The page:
Will ACK ‘cast first stone’ to drive out neg­a­tive eth­nic­ity?

Nairobi Law Monthly - - Society - OTIENO KENY­ATTA

Once upon a time, churches were voices of rea­son, but to­day trib­al­ism is part of the gospel. As the Angli­cans seek Wabukhala’s suc­ces­sor, Kenyans are watch­ing to see if lean­ings to­wards colo­nially-as­signed re­gions of dom­i­nance will be chal­lenged

The sad­dest thing about neg­a­tive eth­nic­ity in Kenya is that it has in­fil­trated and reared its ugly head deep in the church. The naïve as­sump­tion is that the church will al­ways rise above trib­al­ism, but the re­al­ity is the same peo­ple who spew hate in the streets are the same ones who wor­ship in the churches. This comes against the gen­eral un­com­fort­able re­al­ity of a church that will go to any lengths to wa­ter down any tribal talk within its ranks just to keep the boat afloat.

An Angli­can friend of mine once joked that you will never get the right can­di­date in an elec­tion in Kenya be­cause even his arch­bishop was a com­pro­mise can­di­date. He then ex­plained to me the in­trigues that led to Dr Eliud Wabukhala win­ning 75 per cent of 162 Angli­can Church of Kenya Elec­toral Col­lege votes. He beat Maseno West Bishop Joseph Wa­songa in the fourth round af­ter see­ing off Taita Taveta’s Bishop Samson Mwaluda and Bishop Stephen Ke­wa­sis of Ki­tale in the ear­lier rounds.

The fire burn­ing un­der the ash was that ma­jor­ity of ACK con­gre­ga­tion felt that the Mt Kenya re­gion had given Kenya two Arch­bish­ops in Manasses Kuria and David Gi­tari who led the church for a to­tal of twenty-three years un­til 2003. It was thus agreed that the Mt Kenya re­gion bish­ops with­draw from the race.

At a glance, Joseph Wa­songa was the strong­est can­di­date to clinch the seat. He had lost to Nz­imbi in 2003, so peo­ple thought he was go­ing to be the next arch­bishop un­til mur­murs were heard in Cen­tral Kenya about their dis­com­fort with him. This led to a search for an­other bishop who would be ac­cepted by cen­tral Kenya re­gion in place of Wa­songa. It is Cen­tral Kenya del­e­gates who tilted the votes in favour of then lit­tle known Bishop Eliud Wabukhala of Bun­goma to avoid a split, thus the “com­pro­mise can­di­date” tag.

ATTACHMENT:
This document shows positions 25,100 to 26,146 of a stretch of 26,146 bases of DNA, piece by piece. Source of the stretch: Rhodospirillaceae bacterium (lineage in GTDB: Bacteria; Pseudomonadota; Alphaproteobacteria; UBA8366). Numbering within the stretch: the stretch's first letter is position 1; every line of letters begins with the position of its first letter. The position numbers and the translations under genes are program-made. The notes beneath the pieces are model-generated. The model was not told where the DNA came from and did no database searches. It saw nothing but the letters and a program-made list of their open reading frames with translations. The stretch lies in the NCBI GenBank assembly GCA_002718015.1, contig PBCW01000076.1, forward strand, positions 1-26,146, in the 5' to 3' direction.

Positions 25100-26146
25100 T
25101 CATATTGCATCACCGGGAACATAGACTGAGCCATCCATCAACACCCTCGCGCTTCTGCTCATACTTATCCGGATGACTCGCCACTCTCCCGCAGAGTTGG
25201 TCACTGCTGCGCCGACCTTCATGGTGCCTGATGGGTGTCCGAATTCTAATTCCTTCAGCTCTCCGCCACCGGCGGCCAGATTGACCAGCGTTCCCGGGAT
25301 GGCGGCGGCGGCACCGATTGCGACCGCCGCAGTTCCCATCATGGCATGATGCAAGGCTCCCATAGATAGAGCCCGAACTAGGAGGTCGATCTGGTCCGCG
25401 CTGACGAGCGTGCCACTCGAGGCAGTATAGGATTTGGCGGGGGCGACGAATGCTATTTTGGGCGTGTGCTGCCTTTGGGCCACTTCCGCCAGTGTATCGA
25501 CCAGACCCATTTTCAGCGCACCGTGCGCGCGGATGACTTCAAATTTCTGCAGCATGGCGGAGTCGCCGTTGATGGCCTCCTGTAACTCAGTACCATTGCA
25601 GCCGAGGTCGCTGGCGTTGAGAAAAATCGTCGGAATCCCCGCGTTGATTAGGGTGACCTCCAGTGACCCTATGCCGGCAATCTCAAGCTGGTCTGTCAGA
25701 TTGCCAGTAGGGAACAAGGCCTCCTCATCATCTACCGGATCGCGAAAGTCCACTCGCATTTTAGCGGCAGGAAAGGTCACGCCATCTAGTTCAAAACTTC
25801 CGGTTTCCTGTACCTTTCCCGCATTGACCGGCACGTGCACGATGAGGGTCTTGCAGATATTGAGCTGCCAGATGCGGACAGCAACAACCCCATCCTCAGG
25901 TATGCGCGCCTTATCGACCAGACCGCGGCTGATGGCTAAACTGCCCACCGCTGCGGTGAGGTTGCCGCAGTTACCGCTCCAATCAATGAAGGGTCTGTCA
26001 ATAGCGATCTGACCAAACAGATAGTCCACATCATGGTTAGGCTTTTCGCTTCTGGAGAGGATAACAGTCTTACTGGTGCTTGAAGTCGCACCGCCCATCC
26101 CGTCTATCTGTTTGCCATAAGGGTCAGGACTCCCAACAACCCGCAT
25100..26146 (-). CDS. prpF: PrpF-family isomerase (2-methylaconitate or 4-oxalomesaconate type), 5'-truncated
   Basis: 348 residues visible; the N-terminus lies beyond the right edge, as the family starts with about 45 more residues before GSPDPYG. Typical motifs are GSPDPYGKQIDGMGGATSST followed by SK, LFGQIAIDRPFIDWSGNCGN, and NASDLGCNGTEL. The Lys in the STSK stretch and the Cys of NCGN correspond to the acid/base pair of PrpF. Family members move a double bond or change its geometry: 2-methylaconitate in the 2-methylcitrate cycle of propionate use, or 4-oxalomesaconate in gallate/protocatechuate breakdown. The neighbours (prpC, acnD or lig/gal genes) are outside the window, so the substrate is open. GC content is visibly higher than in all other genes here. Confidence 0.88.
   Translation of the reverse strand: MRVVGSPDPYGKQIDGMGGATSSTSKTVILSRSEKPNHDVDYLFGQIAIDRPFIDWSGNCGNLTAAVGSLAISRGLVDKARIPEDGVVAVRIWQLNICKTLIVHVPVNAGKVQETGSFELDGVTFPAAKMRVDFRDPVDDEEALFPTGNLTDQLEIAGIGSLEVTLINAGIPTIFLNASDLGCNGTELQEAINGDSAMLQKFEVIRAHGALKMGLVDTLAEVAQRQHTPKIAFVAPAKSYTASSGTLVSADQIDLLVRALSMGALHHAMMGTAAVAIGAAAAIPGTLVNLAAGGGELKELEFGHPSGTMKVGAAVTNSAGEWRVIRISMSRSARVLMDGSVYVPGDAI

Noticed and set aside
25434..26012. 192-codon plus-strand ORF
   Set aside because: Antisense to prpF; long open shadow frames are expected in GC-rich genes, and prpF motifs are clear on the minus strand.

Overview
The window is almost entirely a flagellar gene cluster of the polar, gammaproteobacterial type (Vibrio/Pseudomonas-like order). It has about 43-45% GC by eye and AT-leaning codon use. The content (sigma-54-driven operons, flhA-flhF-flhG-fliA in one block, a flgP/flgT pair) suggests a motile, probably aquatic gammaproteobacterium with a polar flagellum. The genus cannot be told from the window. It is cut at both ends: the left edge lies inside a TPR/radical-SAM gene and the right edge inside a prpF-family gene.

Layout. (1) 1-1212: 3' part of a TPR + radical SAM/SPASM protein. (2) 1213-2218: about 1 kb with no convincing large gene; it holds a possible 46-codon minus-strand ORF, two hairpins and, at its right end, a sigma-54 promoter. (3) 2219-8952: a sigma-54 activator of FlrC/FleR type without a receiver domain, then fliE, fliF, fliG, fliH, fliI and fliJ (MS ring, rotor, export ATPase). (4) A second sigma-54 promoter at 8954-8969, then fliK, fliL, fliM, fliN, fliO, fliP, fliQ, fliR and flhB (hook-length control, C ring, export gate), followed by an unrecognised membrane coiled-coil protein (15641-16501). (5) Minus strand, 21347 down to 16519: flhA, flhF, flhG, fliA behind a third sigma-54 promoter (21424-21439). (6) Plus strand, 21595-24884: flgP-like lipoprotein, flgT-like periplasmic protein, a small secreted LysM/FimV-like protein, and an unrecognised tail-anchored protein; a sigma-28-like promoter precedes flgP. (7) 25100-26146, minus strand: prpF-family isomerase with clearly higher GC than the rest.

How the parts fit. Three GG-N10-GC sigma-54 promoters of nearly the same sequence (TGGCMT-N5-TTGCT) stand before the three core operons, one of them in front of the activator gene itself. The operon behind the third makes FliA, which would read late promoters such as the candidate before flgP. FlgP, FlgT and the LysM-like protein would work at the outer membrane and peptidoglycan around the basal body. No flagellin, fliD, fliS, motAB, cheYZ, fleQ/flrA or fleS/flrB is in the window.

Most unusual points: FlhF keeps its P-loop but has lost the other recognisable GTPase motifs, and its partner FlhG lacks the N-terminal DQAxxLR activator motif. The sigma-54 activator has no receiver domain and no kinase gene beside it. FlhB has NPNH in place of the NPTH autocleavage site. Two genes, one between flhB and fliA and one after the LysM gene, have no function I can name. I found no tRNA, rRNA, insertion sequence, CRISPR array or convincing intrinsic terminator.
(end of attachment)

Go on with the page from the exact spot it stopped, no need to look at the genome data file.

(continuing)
Made ap­peal

Even be­fore the ink that wrote the memo ask­ing in­ter­ested can­di­dates for the arch­bishop seat to pick nom­i­na­tion pa­pers dried up, Bishop Wa­songa de­liv­ered a strong ser­mon at St Peter’s church in Si­aya. Typ­i­cal of to­day’s clergy, he urged the Elec­toral Col­lege to elect a younger bishop in a process that should be de­void of trib­al­ism. If that call had come from the late Bish­ops Henry Okullu, Alexander Muge or Arch­bishop David Gi­tari, it would have shaken the Angli­can Church. To­day, the clergy pre­fer to shoot from the hip when tack­ling con­tro­ver­sial mat­ters.

It is also re­ported that the late David Gi­tari once told the late Bishop of Maseno South Henry Okullu that a Luo will never lead the Angli­can Church in Kenya. This was cap­tured in one of Okullu’s writ­ings and was high­lighted be­fore Gi­tari was buried, to punc­ture his im­pres­sive hu­man rights de­fence record. Look­ing at this with the mur­murs from Mt Kenya, one gets the ele­phant in the room that the ACK will do its best to cover in evan­gel­i­cal drap­ing.

Once upon a time in the 80s, many Kenyans were afraid to speak against the abuse of hu­man rights, loot­ing and grab­bing by govern­ment of­fi­cials in the Kanu govern­ment. Apart from a small group of rad­i­cal ac­tivists who propped up their head once in a while, the voice of rea­son came from the church.

Upon the open­ing up demo­cratic space

Clergy at a meet­ing.

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